London student beaten by police in 2010 strikes is still seeking justice nine years later
Alfie was left with a brain bleed
29-year-old Kingston University student Alfie Meadows was beaten with a police officer's baton so badly in the 2010 strikes that he was left with a brain bleed. Nine years on, the police officer is still yet to face disciplinary consequences for his actions.
In 2010, Alfie was a 20 years old and studying for his undergraduate degree at the University of Middlesex. He was among 10,000 demonstrators who took to the streets in central London against increased tuition fees.
During an outbreak of violent action near Parliament square he was struck in the head and suffered a brain bleed, needing emergency surgery that night and 50 staples in his head.
Detective constable Mark Alston, who allegedly struck a student protestor in the head with a baton at the 2010 tuition fee protests, is finally facing disciplinary action nine years after the assault.
Nearly a decade later, a gross misconduct hearing has finally begun into the officer’s conduct, charged with using his baton in a "violent, uncontrolled manner", and the use of unreasonable force.
He is accused of using his baton "to deliver a number of downward strikes at head height toward a group of demonstrators."
Alston’s statement disagrees, saying that "he wielded the baton but denies that it was in a dangerous manner or disproportionate in light of circumstances he was operating." He also denies hitting Mr Meadows or anyone on the head with it.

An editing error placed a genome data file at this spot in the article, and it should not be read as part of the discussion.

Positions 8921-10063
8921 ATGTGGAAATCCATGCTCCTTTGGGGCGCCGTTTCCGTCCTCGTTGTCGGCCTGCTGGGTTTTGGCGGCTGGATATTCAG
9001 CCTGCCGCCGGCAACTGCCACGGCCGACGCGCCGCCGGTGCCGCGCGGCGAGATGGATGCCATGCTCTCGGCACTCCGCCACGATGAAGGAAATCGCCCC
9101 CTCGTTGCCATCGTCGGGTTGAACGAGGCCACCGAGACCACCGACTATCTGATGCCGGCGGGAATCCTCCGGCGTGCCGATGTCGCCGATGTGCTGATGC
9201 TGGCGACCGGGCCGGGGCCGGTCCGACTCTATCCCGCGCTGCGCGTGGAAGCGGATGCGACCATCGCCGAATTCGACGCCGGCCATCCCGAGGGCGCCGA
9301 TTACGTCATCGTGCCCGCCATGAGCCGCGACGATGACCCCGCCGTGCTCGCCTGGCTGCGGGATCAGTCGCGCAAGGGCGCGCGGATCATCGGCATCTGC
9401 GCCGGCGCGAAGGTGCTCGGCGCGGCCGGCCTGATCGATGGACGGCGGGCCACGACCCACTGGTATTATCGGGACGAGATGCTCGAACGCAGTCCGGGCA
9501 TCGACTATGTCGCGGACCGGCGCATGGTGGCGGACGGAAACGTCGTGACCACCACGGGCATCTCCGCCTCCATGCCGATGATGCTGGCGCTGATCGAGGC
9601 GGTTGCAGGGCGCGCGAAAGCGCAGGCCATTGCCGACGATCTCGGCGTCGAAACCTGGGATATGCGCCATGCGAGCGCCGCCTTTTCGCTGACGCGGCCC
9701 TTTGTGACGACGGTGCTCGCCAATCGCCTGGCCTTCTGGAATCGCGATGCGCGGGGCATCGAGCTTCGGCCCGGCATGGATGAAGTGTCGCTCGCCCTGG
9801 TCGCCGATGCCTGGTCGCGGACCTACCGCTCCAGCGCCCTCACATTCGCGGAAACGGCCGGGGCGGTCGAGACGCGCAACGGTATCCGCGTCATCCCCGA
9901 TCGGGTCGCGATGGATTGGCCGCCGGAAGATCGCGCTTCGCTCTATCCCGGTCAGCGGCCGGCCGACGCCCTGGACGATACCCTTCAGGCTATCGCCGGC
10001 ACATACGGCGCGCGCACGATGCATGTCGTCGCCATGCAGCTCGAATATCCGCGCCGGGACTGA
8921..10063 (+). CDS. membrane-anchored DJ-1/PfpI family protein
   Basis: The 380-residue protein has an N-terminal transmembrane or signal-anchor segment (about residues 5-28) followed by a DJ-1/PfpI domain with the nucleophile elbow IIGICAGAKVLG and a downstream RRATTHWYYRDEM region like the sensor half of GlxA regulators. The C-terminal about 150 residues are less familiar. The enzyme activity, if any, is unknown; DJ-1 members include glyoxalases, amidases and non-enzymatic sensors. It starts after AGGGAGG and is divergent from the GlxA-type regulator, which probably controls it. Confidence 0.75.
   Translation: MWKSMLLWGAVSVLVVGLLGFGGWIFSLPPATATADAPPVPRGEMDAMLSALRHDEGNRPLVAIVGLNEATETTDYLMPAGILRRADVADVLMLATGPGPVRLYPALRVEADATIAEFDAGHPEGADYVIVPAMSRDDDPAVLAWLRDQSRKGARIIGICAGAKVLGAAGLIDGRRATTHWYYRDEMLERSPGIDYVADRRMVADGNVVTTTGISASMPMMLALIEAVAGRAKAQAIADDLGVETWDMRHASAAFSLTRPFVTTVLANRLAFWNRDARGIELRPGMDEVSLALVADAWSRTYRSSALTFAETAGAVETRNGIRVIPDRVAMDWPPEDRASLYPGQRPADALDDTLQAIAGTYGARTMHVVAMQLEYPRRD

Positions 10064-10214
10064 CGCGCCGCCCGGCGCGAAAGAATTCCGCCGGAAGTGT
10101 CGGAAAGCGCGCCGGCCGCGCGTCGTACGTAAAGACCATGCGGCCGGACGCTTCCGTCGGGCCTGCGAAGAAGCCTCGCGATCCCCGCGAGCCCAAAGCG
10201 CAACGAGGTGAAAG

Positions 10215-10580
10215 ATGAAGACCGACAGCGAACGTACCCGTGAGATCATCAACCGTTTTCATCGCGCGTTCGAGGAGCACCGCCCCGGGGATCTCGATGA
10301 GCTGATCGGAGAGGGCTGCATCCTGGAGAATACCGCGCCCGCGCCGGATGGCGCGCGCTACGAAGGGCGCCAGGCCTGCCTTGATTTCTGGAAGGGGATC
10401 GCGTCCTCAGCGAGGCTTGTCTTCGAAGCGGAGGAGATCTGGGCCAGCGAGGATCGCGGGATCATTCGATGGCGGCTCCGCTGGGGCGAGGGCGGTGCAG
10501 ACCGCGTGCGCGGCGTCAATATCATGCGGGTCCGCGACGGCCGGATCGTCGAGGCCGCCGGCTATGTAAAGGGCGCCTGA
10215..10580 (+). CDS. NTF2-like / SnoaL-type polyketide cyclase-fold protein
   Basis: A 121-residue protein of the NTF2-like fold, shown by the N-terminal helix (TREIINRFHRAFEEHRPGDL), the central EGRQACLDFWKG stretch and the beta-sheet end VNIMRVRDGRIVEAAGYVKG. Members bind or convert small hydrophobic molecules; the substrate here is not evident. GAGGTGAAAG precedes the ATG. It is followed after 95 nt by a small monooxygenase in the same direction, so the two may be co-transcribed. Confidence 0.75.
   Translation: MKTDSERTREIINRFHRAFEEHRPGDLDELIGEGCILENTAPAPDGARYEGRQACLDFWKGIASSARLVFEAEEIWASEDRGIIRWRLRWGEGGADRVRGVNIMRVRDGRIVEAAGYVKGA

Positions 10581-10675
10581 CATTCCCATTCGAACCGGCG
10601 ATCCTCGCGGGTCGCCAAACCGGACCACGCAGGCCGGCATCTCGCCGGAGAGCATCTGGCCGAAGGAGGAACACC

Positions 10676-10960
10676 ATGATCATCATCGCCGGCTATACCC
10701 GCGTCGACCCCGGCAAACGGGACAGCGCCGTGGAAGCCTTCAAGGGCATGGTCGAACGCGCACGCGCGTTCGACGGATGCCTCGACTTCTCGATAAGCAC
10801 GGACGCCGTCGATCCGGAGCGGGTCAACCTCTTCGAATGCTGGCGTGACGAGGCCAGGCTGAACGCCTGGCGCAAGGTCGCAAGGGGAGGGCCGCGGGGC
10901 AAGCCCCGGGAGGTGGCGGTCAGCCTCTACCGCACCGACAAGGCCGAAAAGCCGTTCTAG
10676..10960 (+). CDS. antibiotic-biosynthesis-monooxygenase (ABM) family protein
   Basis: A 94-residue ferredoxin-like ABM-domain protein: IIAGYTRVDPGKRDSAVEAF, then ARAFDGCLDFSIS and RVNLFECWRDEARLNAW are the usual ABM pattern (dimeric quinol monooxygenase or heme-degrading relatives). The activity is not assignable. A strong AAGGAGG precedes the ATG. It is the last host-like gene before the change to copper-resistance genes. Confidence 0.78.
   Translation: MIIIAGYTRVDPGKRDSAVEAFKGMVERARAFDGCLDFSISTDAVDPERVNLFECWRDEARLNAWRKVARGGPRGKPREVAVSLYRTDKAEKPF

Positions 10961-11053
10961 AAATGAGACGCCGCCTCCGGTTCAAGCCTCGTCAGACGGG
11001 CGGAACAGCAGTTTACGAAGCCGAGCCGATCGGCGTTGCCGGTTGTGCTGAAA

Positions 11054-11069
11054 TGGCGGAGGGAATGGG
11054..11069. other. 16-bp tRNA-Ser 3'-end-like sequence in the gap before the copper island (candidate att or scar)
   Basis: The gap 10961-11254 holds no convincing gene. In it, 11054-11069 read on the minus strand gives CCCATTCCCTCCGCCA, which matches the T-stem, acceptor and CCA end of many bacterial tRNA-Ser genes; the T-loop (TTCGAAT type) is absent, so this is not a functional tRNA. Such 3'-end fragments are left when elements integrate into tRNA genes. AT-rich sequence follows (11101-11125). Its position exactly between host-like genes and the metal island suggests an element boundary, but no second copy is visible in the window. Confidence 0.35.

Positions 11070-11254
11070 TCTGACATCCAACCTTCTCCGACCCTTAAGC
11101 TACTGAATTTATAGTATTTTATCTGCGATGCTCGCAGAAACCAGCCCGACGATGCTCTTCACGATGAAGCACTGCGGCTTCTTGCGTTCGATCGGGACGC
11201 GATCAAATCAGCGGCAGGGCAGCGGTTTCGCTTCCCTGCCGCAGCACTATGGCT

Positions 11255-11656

The incident followed disorder outbreaks at other student protests which say the Metropolitan police "kettle" teenagers after officers were criticised for their response to vandalism at the Millbank Conservative Campaign Headquarters, which had previously been occupied by the students.
The Court heard that the demonstration near Parliament Square had started peacefully, but "deteriorated" by the afternoon, and were shown footage of protestors shouting abuse, before some used metal fences to batter riot police officers to try to force through their lines.
The Court also saw in footage that Meadows was near the police line but was "backing away from the obvious danger in front of him" at this point.
The trial comes after years of the City of London Police trying to stop the hearing taking place. The Court heard that when the Independent office for Police Conduct (IOPC) identified Alston in footage in 2013, the City of London Police "determined that DC Alston had no case to answer over misconduct" and didn’t accept the recommendation that he should be subjected to a misconduct hearing for potential gross misconduct.
City of London police attempted to launch a judicial review on the basis the decision was ‘irrational’, which was thrown out by the High Court in October 2018.
A last ditch attempt to stop the hearing was made by Alton after this, making an application to the misconduct panel that a hearing would be "unfair" given the time since the incident, which was rejected.
Meadows, now 29, is due to give evidence today. He told The Independent: "After nearly dying at the hands of the police in a protest against tuition fees and austerity in 2010 I have had to wait almost a decade for accountability.
"The delay to justice is an experience shared by many who have suffered state violence and raises serious questions about police accountability."